In advance of today’s show at the 9:30 Club with Gregory Isaacs, I spoke with Easy Star All Stars co-founder Michael Goldwasser [pictured above, seated]. Goldwasser, as producer, musical director, arranger and guitarist, has been the driving force behind the Easy Star All Star tribute efforts. Those releases have included Radiohead and Pink Floyd tributes, and their recent Beatles tribute, Easy Star’s Lonely Hearts Dub Band.
Black Plastic Bag: You’ve covered 3 albums by British groups. I’m assuming that its a coincidence, but do you intend to cover say an American group? If so, anyone in contention so far?
Michael Goldwasser: It is a coincidence on one level – we didn’t set out to adapt albums by British groups. But there is a strong connection since Jamaica is a former British colony and is very influenced by that in some ways. Also, a lot of my favorite reggae is from the UK. In terms of adapting an album by an American group, that certainly could happen, but we are more focused on finding the right albums to work on and are less concerned with the group behind the album.
BPB: Do you think your method could work in reverse, say a straight up rock band covering Bush Doctor or Catch a Fire?
MG: I’m sure that it could work, and I’d love to see someone take that on. A big part of our mission is bridging the gap between cultures, and a rock band covering a reggae album could go a long way towards that, especially if it was a major act. But I think that a lot of the power of reggae comes from the actual music, so I’m not sure how compelling Catch A Fire would be without those reggae vibes. But I’d like to find out.
BPB: Do you start on an album to cover and find later it’s uncoverable and ditch it?
MG: I’ve started working on the arrangements for some albums, only to find that they were not working well enough to go all the way with. We don’t want to settle for OK; we only want to do these albums if we feel that they can be really great.
BPB: Did you listen to any previous Beatles covers to get a sense of what worked and what didn’t?
MG: No, I didn’t want to influence myself, even subconsciously. Luckily, most of the songs on Sgt. Pepper’s had not been covered in reggae yet anyway.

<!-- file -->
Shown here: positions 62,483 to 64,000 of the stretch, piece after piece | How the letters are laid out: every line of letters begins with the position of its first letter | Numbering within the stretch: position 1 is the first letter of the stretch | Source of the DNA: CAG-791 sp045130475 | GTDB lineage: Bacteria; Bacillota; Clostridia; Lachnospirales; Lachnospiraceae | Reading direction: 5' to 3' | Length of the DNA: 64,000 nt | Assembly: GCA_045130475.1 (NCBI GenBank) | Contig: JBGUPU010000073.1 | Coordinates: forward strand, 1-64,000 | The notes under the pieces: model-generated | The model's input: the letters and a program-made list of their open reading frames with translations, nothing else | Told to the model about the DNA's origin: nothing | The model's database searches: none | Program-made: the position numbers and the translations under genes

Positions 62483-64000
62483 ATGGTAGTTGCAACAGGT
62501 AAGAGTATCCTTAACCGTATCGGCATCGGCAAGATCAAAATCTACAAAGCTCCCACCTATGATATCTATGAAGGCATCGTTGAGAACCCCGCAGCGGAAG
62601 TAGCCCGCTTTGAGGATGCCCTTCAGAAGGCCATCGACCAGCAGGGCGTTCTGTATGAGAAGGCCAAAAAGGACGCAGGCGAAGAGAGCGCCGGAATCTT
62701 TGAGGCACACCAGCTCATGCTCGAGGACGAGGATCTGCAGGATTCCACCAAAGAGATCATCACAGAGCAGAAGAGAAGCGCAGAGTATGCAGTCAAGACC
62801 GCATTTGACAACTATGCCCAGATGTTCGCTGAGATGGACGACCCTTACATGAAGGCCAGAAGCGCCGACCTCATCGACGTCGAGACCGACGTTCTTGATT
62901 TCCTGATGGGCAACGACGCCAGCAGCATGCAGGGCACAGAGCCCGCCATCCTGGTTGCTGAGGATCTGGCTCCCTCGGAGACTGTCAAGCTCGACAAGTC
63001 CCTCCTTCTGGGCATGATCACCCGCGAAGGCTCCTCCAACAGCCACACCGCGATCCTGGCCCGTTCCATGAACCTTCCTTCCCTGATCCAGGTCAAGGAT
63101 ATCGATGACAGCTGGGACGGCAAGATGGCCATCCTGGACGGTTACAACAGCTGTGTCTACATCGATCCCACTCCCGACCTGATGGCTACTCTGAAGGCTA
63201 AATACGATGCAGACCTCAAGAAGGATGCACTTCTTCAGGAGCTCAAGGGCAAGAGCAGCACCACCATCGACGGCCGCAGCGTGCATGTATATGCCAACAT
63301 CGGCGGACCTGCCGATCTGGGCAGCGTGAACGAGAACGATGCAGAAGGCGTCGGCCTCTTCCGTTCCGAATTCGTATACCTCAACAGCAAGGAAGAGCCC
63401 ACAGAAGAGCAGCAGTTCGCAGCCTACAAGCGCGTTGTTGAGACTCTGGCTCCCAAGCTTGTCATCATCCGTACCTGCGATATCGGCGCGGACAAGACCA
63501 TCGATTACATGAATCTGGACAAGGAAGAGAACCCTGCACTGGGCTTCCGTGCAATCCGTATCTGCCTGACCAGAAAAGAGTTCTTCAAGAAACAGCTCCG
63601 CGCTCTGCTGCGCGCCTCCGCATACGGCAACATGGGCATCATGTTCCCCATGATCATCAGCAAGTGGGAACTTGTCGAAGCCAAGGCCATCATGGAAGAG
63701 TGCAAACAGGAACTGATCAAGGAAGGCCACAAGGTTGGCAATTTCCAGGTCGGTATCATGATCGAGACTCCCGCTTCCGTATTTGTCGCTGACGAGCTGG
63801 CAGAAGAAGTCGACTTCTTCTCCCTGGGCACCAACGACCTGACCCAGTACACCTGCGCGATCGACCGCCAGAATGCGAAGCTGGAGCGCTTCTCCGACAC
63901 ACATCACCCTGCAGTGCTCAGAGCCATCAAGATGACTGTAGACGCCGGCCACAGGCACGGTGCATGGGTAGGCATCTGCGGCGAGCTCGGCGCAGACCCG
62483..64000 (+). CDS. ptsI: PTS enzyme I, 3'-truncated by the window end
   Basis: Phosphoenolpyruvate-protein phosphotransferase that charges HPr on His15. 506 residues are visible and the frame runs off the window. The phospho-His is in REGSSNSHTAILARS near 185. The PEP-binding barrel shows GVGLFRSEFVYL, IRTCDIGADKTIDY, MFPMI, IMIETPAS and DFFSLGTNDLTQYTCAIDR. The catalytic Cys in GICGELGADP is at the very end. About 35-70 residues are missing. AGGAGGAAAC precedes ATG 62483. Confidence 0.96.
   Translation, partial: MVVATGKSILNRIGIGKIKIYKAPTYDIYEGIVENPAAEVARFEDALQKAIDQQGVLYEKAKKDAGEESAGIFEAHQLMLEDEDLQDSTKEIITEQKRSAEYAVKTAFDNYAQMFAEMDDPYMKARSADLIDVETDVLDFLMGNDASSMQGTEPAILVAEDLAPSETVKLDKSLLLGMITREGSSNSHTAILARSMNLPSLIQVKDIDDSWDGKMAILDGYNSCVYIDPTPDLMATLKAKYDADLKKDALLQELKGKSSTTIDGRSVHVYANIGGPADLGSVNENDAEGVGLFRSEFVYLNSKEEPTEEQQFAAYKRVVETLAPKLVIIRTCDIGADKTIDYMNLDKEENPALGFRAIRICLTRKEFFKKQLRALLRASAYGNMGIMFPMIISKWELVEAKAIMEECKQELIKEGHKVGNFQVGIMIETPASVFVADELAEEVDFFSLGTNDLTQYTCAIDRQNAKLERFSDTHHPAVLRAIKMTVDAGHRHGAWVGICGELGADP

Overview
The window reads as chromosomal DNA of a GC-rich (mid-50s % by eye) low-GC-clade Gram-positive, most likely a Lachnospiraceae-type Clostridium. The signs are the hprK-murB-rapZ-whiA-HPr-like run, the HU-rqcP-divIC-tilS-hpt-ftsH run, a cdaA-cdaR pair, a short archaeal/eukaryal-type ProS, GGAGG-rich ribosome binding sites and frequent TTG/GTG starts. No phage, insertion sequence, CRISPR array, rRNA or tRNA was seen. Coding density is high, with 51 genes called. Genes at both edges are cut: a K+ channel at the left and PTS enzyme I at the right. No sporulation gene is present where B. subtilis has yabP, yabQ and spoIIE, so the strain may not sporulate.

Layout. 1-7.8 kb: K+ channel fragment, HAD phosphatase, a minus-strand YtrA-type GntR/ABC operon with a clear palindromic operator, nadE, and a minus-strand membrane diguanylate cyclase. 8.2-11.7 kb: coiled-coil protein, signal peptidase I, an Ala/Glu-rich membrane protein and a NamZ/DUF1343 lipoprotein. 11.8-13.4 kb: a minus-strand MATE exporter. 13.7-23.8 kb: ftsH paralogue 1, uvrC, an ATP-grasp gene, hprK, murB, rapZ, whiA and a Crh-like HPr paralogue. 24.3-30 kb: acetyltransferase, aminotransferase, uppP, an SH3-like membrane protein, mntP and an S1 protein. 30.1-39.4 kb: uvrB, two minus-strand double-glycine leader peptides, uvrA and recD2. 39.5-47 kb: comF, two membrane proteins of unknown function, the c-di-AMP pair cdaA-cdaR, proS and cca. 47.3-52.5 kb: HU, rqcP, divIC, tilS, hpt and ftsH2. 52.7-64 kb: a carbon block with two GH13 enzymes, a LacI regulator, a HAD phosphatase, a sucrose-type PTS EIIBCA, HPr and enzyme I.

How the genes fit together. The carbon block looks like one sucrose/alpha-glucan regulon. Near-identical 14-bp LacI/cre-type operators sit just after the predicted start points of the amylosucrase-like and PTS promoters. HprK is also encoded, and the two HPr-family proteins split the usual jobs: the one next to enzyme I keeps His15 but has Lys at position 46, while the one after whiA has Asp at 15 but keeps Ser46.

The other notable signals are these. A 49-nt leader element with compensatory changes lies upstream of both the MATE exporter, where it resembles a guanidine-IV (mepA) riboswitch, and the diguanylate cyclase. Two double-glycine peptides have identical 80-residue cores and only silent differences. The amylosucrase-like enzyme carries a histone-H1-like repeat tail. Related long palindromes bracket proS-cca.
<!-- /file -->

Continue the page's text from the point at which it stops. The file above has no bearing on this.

BPB: Did the success of Dub Side of the Moon give you confidence to continue along the path of covering classic records?
MG: Yes, definitely.
BPB: Any word from Sir Paul, Ringo or Apple? What about the other bands you’ve covered?
MG: We’ve sent out to everyone in the Beatles camp, but no word back yet except from their publishers, who really love it. We’ve had positive reactions from David Gilmour of Pink Floyd and all of the guys in Radiohead. Thom Yorke even gave us props from the stage during a Radiohead concert, which was really great. As the producer, it’s very gratifying to know that the original artists like what we’ve done with their music.
BPB: What was the hardest element to convey from Sgt Peppers?
MG: I was concerned with doing justice to the orchestral parts in “A Day In the Life” – that’s some pretty iconic stuff right there. But by adding a string section to the rest of the band, and then overdubbing them many times, I think that we pulled it off. A lot of people have told us that it’s their favorite track on the album.
BPB: The attention to fidelity and high quality sound is a hallmark of your recordings. What steps are taken in the studio to produce such rich sounds?
MG: Thanks! Well, we operate in a somewhat old-school manner when it comes to recording and mixing. The basic tracks are all recorded to 2-inch tape, and we take care to use as much analog equipment as possible. We do a lot of the recording at Capture Sound in Brooklyn, which has a great live sound. I do dump the tracks to Protools for ease of editing, but the mixing is all done live through a great board with a lot of vintage outboard gear. This album was mixed at Studio G in Brooklyn, which had everything that we needed in that regard. We also use a great mastering engineer, Jeff Lipton at Peerless in Boston. But maybe the most important aspect is that we really try to take our time to get things to sound right. Even with the limited budgets that we are working from, I know that if I plan well and have as many things worked out ahead of time as possible, then we’ve got a good shot of achieving what we need.
BPB: Circling back to the first question, can you give any hints on what album is next for the Easy Star All Stars?
MG: Sorry, I really can’t. We want to surprise everyone when we finally announce the next one to the world. But rest assured, we’re not going to do another one of these albums unless we find the right album to do.
The Easy Star All Stars perform with Gregory Isaacs Thursday night at the 9:30 Club. Doors open at 7:00 pm and tickets are still available for $25.
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With a Little Help From My Friends – Easy Star All Stars